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Constructing Nationalities in East Central Europe

Edited by Pieter M. Judson and Marsha L. Rozenblit

316 pages, 15 illus., bibliog., index

ISBN  978-1-57181-175-2 $120.00/£85.00 Hb Published (November 2004)

ISBN  978-1-57181-176-9 $34.95/£24.00 Pb Published (December 2005)

eISBN 978-1-78238-857-9 eBook


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“...an exciting and fascinating volume.”  ·  Geschichte und Region/Storia e Regio

“The essays in this volume are well framed theoretically; as a matter of equal importance, they are based on in-depth archival research, which gives texture, nuance, and authority to their conclusions. The book is recommended particularly for those who wish an introduction to the work of a dynamic group of scholars who have amply demonstrated the contingent, historically grounded, and diverse nature of nationalism.”  ·  H-German

“…insightful and informative….the essays in this volume contribute to a better understanding of nationalism and nation-building in multicultural East Central Europe.”  ·  German Studies Review

The hundred years between the revolutions of 1848 and the population transfers of the mid-twentieth century saw the nationalization of culturally complex societies in East Central Europe. This fact has variously been explained in terms of modernization, state building and nation-building theories, each of which treats the process of nationalization as something inexorable, a necessary component of modernity. Although more recently social scientists gesture to the contingencies that may shape these larger developments, this structural approach makes scholars far less attentive to the “hard work” (ideological, political, social) undertaken by individuals and groups at every level of society who tried themselves to build “national” societies. The essays in this volume make us aware of how complex, multi-dimensional and often contradictory this nationalization process in East Central Europe actually was. The authors document attempts and failures by nationalist politicians, organizations, activists and regimes from 1848 through 1948 to give East-Central Europeans a strong sense of national self-identification. They remind us that only the use of dictatorial powers in the 20th century could actually transform the fantasy of nationalization into a reality, albeit a brutal one.

Pieter M. Judson is Associate Professor and Chair of the History Department at Swarthmore College. His book Exclusive Revolutionaries: Liberal Politics, Social Experience and National Identity 1848-1914 (Michigan, 1996) won the Herbert Baxter Adams Prize of the American historical Association in 1997 and the Austrian Cultural institute's book prize in 1998.

Marsha L. Rozenblit is the Harvey M. Meyerhoff Professor of Jewish History at the University of Maryland, College Park. She is the author of The Jews of Vienna, 1867-1914: Assimilation and Identity (State University of New York Press, 1983) and Reconstructing a National Identity: The Jews of Habsburg Austria during World War I (Oxford University Press, 2001).

Series: Volume 6, Austrian and Habsburg Studies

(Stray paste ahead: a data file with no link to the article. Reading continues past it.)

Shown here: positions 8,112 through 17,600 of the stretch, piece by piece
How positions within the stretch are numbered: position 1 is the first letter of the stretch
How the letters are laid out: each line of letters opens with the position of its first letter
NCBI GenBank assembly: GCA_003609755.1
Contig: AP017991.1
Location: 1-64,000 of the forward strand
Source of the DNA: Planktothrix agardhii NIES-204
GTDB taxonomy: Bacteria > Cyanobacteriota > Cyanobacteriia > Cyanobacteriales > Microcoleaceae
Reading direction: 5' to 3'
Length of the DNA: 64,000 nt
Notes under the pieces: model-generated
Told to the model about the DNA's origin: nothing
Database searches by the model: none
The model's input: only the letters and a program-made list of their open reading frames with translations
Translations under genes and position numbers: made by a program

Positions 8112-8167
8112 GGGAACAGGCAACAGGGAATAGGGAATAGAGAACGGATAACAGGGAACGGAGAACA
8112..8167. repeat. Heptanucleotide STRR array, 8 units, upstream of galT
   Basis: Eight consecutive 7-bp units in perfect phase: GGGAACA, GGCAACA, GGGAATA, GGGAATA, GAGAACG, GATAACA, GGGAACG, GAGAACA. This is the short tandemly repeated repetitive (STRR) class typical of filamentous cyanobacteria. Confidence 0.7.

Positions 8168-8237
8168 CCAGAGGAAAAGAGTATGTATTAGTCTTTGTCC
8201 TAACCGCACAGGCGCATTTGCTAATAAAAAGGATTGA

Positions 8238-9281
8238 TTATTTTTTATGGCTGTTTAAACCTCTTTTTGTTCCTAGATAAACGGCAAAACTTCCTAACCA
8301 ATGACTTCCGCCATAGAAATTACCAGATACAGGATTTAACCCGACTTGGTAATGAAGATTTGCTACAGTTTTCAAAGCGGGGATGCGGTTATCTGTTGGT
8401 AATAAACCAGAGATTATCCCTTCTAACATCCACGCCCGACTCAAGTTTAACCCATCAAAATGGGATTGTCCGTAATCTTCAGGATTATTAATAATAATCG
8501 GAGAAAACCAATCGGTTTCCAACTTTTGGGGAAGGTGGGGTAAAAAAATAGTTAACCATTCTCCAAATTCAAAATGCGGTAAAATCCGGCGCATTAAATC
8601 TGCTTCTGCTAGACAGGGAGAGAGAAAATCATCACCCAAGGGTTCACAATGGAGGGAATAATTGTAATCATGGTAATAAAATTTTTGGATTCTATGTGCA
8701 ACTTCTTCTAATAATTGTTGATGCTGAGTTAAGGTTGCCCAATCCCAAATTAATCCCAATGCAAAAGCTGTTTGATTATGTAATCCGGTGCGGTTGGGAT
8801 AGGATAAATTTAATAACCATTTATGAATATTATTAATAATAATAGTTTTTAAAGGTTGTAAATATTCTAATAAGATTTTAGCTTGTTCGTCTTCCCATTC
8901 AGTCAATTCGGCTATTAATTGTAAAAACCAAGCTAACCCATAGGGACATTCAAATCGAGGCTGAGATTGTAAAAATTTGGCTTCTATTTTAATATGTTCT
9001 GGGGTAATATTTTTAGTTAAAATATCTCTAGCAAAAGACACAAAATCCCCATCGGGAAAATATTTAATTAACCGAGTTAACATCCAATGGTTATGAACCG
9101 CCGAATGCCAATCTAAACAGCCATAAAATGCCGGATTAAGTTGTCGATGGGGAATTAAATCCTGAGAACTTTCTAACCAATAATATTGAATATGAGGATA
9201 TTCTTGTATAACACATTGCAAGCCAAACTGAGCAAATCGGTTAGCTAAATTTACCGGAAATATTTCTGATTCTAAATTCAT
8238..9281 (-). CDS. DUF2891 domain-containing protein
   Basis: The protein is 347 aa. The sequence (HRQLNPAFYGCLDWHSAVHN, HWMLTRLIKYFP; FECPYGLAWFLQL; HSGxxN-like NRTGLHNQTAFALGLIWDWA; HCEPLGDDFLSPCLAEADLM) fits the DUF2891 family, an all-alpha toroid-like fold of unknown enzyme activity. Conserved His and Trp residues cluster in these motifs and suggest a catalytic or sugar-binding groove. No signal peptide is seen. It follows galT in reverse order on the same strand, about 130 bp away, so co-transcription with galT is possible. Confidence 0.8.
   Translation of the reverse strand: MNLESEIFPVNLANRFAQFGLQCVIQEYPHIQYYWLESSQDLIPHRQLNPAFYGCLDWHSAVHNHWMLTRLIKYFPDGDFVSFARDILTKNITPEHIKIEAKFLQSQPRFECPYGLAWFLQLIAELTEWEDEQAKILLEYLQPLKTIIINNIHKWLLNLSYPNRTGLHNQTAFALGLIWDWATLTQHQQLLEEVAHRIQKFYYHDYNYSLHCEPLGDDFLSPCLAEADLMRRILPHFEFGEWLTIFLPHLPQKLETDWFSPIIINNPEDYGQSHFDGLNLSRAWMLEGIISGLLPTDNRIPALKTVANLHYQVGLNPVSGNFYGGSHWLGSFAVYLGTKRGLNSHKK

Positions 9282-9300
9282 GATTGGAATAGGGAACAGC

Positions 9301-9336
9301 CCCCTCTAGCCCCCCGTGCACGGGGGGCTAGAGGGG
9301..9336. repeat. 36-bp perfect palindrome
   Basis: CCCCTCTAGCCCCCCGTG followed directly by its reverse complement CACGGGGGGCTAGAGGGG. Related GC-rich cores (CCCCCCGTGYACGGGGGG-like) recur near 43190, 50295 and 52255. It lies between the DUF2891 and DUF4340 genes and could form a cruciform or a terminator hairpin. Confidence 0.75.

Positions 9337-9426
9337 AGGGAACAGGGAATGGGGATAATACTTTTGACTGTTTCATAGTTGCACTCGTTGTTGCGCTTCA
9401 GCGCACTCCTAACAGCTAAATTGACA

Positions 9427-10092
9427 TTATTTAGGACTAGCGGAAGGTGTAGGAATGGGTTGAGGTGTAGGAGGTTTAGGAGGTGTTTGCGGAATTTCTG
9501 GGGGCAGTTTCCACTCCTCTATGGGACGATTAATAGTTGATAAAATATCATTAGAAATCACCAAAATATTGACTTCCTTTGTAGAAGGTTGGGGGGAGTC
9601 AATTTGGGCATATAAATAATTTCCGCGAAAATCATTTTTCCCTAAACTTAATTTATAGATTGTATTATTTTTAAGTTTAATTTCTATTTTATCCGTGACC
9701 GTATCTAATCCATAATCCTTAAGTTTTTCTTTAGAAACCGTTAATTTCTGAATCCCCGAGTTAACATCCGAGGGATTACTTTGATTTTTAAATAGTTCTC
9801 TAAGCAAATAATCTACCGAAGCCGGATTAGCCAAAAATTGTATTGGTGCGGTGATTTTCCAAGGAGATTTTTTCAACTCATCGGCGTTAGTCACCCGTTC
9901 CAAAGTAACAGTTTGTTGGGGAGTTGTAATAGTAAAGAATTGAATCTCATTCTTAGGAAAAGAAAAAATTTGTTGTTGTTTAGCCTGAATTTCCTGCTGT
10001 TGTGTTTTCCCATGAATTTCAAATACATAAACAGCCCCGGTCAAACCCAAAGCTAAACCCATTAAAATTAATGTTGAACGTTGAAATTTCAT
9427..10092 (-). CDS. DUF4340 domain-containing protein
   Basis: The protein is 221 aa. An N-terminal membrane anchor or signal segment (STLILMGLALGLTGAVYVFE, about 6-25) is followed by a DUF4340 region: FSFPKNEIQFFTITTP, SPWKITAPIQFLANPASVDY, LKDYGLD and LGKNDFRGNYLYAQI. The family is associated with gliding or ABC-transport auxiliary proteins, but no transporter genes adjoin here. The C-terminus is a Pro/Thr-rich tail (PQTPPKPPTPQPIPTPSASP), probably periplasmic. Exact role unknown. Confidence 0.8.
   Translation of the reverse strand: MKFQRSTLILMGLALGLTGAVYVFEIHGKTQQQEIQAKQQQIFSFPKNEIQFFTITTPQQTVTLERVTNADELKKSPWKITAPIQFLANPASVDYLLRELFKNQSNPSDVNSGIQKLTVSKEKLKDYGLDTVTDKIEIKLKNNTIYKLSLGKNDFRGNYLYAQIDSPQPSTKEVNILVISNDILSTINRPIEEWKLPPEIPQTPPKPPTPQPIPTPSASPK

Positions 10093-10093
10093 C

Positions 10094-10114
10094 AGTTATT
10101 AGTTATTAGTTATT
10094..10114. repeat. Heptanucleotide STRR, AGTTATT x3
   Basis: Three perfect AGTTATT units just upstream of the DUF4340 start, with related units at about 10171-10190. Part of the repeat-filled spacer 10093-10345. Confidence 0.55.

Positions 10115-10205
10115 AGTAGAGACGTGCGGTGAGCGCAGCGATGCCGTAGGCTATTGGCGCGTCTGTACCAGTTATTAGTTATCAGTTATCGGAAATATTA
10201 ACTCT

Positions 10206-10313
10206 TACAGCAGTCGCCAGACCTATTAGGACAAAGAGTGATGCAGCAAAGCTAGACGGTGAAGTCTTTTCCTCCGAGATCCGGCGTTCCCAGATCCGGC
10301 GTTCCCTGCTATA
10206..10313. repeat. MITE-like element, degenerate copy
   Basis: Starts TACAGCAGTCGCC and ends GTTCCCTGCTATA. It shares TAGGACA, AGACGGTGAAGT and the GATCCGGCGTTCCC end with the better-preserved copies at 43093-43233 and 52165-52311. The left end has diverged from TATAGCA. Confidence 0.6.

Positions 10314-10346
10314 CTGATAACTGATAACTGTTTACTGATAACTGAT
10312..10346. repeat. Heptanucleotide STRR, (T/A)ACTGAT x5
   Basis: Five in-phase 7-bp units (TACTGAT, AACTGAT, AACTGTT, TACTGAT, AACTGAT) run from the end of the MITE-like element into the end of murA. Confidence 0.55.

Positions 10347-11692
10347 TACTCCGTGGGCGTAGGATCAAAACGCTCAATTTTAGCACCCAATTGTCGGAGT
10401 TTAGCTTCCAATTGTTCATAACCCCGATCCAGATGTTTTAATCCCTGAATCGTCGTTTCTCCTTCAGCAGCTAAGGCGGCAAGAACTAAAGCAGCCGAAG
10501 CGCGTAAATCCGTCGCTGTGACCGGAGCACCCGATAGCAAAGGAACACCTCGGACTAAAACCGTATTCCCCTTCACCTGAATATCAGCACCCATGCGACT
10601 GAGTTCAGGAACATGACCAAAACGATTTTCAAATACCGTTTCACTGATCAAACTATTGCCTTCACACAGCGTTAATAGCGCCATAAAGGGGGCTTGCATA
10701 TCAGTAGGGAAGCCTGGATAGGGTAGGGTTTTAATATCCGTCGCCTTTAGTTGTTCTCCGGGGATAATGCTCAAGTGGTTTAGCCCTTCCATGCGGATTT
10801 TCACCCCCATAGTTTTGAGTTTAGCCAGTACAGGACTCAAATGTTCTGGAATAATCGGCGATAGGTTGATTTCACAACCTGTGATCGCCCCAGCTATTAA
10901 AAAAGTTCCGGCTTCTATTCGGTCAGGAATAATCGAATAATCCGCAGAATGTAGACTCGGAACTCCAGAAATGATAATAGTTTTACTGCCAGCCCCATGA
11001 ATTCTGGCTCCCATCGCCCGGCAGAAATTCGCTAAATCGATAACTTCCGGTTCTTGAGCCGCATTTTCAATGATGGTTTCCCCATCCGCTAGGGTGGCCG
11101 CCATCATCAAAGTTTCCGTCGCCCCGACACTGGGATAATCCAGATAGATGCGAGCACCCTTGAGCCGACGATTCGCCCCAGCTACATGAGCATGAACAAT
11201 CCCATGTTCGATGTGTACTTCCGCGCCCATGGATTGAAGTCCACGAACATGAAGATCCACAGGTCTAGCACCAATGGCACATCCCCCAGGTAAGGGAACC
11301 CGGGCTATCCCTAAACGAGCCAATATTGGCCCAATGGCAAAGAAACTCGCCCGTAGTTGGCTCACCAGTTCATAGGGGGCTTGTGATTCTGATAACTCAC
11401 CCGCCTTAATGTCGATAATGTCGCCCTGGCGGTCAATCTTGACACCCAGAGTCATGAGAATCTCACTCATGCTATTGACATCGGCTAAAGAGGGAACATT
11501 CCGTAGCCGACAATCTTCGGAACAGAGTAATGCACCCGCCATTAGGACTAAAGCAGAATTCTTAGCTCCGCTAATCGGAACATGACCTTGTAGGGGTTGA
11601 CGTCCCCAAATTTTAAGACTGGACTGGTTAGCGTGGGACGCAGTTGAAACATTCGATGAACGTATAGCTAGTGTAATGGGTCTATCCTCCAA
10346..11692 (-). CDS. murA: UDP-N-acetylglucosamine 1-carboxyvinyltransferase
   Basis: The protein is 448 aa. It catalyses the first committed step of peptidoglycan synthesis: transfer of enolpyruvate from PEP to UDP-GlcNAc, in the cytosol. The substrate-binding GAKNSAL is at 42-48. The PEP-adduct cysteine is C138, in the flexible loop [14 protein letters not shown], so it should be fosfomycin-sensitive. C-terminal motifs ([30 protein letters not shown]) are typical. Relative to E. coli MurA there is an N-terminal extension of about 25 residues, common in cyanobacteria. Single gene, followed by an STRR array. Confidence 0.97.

Subject: 18th/19th Century History 20th Century History
Area: Central/Eastern Europe

LC: DAW1048 .C66 2004

BL: YC.2005.a.11782

BISAC: HIS037060 HISTORY/Modern/19th Century; HIS037070 HISTORY/Modern/20th Century; HIS040000 HISTORY/Europe/Austria & Hungary

BIC: HBJD European history; JP Politics & government




Contents

List of Maps
List of Illustrations

Preface
Gary B. Cohen

Notes on Contributors

Introduction: Constructing Nationalities in East Central Europe
Pieter M. Judson

Chapter 1. From Tolerated Aliens to Citizen-Soldiers: Jewish Military Service in the Era of Joseph II
Michael K. Silber

Chapter 2. The Revolution in Symbols: Hungary in 1848–1849
Robert Nemes

Chapter 3. Nothing Wrong with My Bodily Fluids: Gymnastics, Biology, and Nationalism in the Germanies before 1871
Daniel A. McMillan

Chapter 4. Between Empire and Nation: The Bohemian Nobility, 1880–1918
Eagle Glassheim

Chapter 5. The Bohemian Oberammergau: Nationalist Tourism in the Austrian Empire
Pieter M. Judson

Chapter 6. The Sacred and the Profane: Religion and Nationalism in the Bohemian Lands, 1880–1920
Cynthia Paces and Nancy M. Wingfield

Chapter 7. All For One! One for All! The Federation of Slavic Sokols and the Failure of Neo-Slavism
Claire E. Nolte

Chapter 8. Staging Habsburg Patriotism: Dynastic Loyalty and the 1898 Imperial Jubilee
Daniel Unowsky

Chapter 9. Arbiters of Allegiance: Austro-Hungarian Censors during World War I
Alon Rachamimov

Chapter 10. Sustaining Austrian “National” Identity in Crisis: The Dilemma of the Jews in Habsburg Austria, 1914–1919
Marsha L. Rozenblit

Chapter 11. “Christian Europe” and National Identity in Interwar Hungary
Paul Hanebrink

Chapter 12. 12. Just What is Hungarian? Concepts of National Identity in the Hungarian Film Industry, 1931–1944
David Frey

Chapter 13. The Hungarian Institute for Research into the Jewish Question and Its Participation in the Expropriation and Expulsion of Hungarian Jewry
Patricia von Papen-Bodek

Chapter 14. Indigenous Collaboration in the Government General: The Case of the Sonderdienst
Peter Black

Chapter 15. Getting the Small Decree: Czech National Honor in the Aftermath of the Nazi Occupation
Benjamin Frommer

Index

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